The children’s author, Gordon Korman has a very different take on the title “I Want to go Home”. His take is actually the reverse of what the title suggests. It would be great if that was true for me during a recent trip south.
When the winter here in Canada seems to last too long it’s great to find some reprieve by heading south, even if it’s just for a week. Took a holiday recently in the area made famous by Ernst Hemingway. The area we visited claims to have the best beach in the Caribbean. The weather was sunny and sand was white covered with an abundance of seashells. In addition to that the all inclusive resort provided a wide array of food with many items cooked while you wait and complimented with a wide choice of alcoholic and non-alcoholic drinks.
This is where I found myself in the middle of February. What’s not to like when one can spend a carefree week in a place where almost everything is done for you. No need to make your own breakfast. Room service makes sure you room is clean and supplies fresh towels as needed. No need to wash dishes, stoke the wood stove, bring in firewood or attend to any other regular home chores.
It’s day three of our holiday and all I can think of, “I want to go home”.
No I wasn’t being ungrateful. I wasn’t having a tantrum about not being in a 5 star resort.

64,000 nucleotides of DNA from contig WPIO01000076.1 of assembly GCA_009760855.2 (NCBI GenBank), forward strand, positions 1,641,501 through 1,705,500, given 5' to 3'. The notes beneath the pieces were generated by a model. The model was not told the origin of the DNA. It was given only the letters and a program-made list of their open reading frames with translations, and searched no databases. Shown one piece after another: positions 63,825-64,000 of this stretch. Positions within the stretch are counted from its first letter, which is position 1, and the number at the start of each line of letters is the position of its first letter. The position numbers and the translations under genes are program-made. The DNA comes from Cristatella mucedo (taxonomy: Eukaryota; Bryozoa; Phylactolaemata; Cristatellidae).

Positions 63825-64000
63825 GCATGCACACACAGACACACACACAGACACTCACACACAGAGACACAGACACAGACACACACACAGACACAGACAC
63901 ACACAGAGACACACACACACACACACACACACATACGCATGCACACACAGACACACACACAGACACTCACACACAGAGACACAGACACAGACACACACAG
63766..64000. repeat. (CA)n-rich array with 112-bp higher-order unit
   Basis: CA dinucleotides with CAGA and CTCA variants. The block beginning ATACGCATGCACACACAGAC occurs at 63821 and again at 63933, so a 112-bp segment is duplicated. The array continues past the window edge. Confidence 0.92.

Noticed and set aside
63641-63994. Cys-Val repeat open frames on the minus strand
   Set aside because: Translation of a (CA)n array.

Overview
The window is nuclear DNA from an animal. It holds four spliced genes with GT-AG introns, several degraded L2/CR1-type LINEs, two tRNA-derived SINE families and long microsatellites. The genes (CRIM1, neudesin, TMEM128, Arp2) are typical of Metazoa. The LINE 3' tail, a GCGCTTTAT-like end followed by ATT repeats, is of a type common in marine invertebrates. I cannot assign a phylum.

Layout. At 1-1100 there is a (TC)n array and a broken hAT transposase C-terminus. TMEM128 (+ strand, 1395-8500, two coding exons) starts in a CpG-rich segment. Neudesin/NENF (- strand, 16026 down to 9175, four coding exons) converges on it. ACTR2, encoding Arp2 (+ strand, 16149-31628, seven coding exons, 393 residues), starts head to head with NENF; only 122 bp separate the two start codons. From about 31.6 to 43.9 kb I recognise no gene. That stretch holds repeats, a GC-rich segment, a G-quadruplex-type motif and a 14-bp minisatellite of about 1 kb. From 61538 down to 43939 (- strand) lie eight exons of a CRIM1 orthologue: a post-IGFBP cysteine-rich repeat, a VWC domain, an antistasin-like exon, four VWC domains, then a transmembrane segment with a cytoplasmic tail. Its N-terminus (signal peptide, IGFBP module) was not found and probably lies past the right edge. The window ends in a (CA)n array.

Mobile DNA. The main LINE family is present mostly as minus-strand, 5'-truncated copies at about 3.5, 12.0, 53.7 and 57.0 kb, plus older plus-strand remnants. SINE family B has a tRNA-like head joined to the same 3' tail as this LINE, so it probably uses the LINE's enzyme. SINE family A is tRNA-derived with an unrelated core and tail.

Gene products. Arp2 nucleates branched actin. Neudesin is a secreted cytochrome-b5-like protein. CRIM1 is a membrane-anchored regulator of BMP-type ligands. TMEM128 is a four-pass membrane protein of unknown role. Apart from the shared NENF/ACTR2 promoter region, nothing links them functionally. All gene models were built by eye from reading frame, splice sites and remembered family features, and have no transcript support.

Let me explain. As I’ve pointed out, I was probably in the best place I could imagine for creating a memorable and relaxing holiday. Warm water, incredible sea life, spacious accommodations all as part of an ‘all inclusive’ vacation package. But it couldn’t happen.
A Heads Up
The reminder that my occupational therapist gave me a couple years back came to mind. When you are on a holiday, away from home, that is the hardest place to recover from sensory overload. So make sure you have decompressed and shed any sensory loading before you leave home.
I thought I had shed any build up of sensory loading. So how did I get myself into this fix?
Unplanned Sensory Loading Events
We left Canada in the middle of winter so it wasn’t surprising that the 120 km drive to the airport coincided with the arrival of a winter storm, with snow and freezing rain in the mix. To avoid some of the stress related to getting to the airport we left four hours earlier than originally planned. As a result we missed most of the storm during our drive.
During the six hour wait in the airport we watch the departures bill board, noticing one flight after another being cancelled. When over fifty percent of the flights were cancelled we noticed that our flight was still on the board. We kept our fingers crossed hoping our flight would leave as scheduled.The only hiccup before we boarded was a change in the gate number. Nothing serious.